“About 625,000 trucks are registered outside of the state but operate in California and are subject to the rule,” the EPA news release adds. “Many of these vehicles are older models and emit high amounts of particulate matter and nitrogen oxides, a precursor to ozone, which is another air pollutant that is responsible for poor air quality in California.”

The rule provides two flexibility options:

  • Vehicles that travel less than 1,000 miles per calendar year in California can continue operating under the Low Use Exemption as long as annual reporting and mileage requirements are met.
  • Vehicles that have a PM filter and operate exclusively in designated NOx-exempt areas of the state may be exempt from the requirement to upgrade to 2010 model year engines; however, fleet owners must meet vehicle labeling and annual reporting requirements.

Advanced Clean Fleets rule

In April 2023, CARB approved the Advanced Clean Fleets rule, which requires a phased-in transition toward the use of zero-emission medium- and heavy-duty vehicles. This rule is expected to put California on a path toward fully transitioning trucks traveling across the state to zero-emission technology by 2045.

It “is expected to generate $26.5 billion in health savings from reduced asthma attacks, emergency room visits and respiratory illnesses,” the EPA news release continues. “In addition, CARB believes that fleet owners will save an estimated $48 billion in their total operating costs from the transition through 2050.”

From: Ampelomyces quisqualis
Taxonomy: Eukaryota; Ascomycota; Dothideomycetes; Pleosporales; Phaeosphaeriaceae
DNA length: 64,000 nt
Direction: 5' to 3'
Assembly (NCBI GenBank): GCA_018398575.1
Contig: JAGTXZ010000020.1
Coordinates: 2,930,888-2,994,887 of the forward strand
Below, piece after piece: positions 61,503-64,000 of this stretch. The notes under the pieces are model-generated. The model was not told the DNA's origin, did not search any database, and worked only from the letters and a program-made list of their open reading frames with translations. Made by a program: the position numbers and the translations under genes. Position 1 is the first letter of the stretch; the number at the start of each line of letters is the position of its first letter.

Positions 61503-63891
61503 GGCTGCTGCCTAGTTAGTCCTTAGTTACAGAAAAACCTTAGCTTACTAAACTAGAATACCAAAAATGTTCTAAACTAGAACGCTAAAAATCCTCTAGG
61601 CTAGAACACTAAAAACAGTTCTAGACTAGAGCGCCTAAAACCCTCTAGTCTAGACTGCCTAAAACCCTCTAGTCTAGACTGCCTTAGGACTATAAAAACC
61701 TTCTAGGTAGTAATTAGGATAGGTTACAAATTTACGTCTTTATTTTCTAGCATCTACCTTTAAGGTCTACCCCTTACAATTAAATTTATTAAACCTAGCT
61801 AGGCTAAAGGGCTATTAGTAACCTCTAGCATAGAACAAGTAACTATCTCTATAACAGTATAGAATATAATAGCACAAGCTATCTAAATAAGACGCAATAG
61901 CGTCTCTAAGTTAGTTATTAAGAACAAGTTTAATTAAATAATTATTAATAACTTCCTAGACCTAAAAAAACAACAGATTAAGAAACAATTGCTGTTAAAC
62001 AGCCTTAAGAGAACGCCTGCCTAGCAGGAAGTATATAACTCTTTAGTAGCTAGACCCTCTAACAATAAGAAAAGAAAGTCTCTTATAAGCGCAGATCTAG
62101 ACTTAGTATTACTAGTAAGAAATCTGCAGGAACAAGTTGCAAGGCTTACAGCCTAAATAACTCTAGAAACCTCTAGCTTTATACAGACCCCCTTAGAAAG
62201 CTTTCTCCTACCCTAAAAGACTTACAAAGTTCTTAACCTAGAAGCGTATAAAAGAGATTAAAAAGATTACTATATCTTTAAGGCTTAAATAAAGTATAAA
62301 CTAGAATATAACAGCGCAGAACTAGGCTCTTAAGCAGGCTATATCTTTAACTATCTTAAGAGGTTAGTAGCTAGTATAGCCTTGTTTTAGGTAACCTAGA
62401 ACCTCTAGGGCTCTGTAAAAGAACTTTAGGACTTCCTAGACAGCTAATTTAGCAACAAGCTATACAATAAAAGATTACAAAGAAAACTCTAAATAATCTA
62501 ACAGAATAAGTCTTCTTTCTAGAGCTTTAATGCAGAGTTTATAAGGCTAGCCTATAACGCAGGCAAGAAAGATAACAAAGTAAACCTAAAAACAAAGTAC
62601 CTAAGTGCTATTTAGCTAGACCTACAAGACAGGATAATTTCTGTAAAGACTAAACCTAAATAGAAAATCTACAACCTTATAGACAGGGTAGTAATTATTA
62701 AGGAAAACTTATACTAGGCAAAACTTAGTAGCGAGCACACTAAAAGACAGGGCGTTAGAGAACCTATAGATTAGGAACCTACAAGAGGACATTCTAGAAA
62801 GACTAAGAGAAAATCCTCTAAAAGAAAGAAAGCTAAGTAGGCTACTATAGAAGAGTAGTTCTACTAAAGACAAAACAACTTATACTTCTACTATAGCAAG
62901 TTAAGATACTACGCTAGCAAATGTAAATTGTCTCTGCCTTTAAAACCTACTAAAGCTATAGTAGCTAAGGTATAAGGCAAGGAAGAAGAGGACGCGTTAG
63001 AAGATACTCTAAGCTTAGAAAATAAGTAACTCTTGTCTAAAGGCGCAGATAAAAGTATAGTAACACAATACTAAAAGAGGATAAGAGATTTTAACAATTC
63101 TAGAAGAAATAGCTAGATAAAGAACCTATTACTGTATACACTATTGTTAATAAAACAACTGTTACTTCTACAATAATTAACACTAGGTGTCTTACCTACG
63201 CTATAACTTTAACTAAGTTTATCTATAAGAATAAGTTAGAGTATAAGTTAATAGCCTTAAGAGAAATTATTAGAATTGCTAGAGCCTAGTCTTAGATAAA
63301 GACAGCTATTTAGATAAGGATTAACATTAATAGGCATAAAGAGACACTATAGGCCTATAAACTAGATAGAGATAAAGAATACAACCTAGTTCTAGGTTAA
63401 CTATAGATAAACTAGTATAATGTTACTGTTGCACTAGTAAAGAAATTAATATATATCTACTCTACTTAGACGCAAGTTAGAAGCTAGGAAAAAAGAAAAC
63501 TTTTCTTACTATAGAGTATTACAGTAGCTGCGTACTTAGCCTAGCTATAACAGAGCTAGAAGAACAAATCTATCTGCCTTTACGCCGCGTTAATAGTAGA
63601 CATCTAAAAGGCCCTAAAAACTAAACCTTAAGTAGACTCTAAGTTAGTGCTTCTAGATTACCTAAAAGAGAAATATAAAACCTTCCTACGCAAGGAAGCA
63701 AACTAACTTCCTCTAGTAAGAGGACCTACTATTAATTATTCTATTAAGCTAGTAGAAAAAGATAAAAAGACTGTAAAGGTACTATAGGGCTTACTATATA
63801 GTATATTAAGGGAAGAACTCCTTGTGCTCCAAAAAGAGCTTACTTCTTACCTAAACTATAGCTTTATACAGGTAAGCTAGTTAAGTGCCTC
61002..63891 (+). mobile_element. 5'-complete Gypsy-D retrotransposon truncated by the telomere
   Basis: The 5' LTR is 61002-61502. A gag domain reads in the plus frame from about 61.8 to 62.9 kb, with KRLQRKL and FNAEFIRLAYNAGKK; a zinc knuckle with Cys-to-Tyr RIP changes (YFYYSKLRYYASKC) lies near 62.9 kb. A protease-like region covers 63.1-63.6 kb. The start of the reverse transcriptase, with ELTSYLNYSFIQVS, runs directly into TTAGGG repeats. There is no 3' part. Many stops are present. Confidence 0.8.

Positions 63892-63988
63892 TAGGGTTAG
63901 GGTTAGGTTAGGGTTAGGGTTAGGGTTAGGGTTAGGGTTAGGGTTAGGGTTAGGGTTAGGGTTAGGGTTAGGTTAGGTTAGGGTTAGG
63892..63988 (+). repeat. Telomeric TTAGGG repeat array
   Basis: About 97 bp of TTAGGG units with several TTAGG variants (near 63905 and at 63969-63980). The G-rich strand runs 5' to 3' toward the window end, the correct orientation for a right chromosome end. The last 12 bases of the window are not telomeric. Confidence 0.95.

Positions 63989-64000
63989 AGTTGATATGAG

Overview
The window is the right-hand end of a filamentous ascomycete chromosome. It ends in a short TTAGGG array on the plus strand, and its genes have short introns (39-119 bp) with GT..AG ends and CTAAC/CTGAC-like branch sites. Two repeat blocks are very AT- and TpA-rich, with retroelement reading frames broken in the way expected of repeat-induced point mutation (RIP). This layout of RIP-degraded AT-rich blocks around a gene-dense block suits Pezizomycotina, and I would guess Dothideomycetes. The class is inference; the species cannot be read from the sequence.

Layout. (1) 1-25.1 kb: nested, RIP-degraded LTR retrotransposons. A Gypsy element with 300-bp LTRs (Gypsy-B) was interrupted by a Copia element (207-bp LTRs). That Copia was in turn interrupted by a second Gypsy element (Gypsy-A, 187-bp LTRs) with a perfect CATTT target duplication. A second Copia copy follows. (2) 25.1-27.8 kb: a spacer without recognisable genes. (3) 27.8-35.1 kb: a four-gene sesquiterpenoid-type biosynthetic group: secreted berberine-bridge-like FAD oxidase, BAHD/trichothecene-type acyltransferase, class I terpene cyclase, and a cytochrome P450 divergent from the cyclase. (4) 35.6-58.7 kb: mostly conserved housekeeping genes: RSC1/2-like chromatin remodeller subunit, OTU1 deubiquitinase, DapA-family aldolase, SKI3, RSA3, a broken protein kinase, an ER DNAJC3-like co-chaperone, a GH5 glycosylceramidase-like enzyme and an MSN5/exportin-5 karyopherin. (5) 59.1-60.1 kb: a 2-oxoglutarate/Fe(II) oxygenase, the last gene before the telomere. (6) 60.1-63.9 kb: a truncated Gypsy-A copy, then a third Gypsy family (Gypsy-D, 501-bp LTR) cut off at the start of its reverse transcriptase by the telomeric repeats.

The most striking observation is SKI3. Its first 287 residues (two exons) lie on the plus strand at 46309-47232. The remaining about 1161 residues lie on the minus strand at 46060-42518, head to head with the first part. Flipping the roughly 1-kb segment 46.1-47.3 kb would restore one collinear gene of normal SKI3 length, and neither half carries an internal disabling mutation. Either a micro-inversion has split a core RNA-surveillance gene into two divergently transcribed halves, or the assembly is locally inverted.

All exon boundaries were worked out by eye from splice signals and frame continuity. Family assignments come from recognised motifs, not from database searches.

Clean Truck Partnership

In July 2023, CARB announced a Clean Truck Partnership with the nation’s leading truck manufacturers and the Truck and Engine Manufacturers Association that advances the development of zero-emission vehicles (ZEVs) for the commercial trucking industry, which includes flexibility for manufacturers to meet emissions requirements while still reaching the state’s climate and emissions reduction goals.

The Clean Truck Partnership includes Cummins, Inc.; Daimler Truck North America; Ford Motor Company; General Motors Company; Hino Motors Limited, Inc.; Isuzu Technical Center of America, Inc.; Navistar, Inc.; PACCAR Inc.; Stellantis N.V.; the Truck and Engine Manufacturers Association; and Volvo Group North America. These companies have agreed to meet California’s vehicle standards, which require the sale and adoption of zero-emission technology in the state regardless of whether any other entity challenges California’s authority to set more stringent emissions standards under the federal CAA.

In return, CARB agreed to work collaboratively with manufacturers to provide reasonable lead time to meet the board’s requirements and before imposing new regulations and to support the development of necessary ZEV infrastructure.

“The unprecedented collaboration between California regulators and truck manufacturers marks a new era in our zero-emission future, where we work together to address the needs of both the trucking industry and the Californians who deserve to breathe clean air,” said CARB Chair Liane Randolph in the CARB news release. “This agreement makes it clear that we have shared goals to tackle pollution and climate change and to ensure the success of the truck owners and operators who provide critical services to California’s economy.”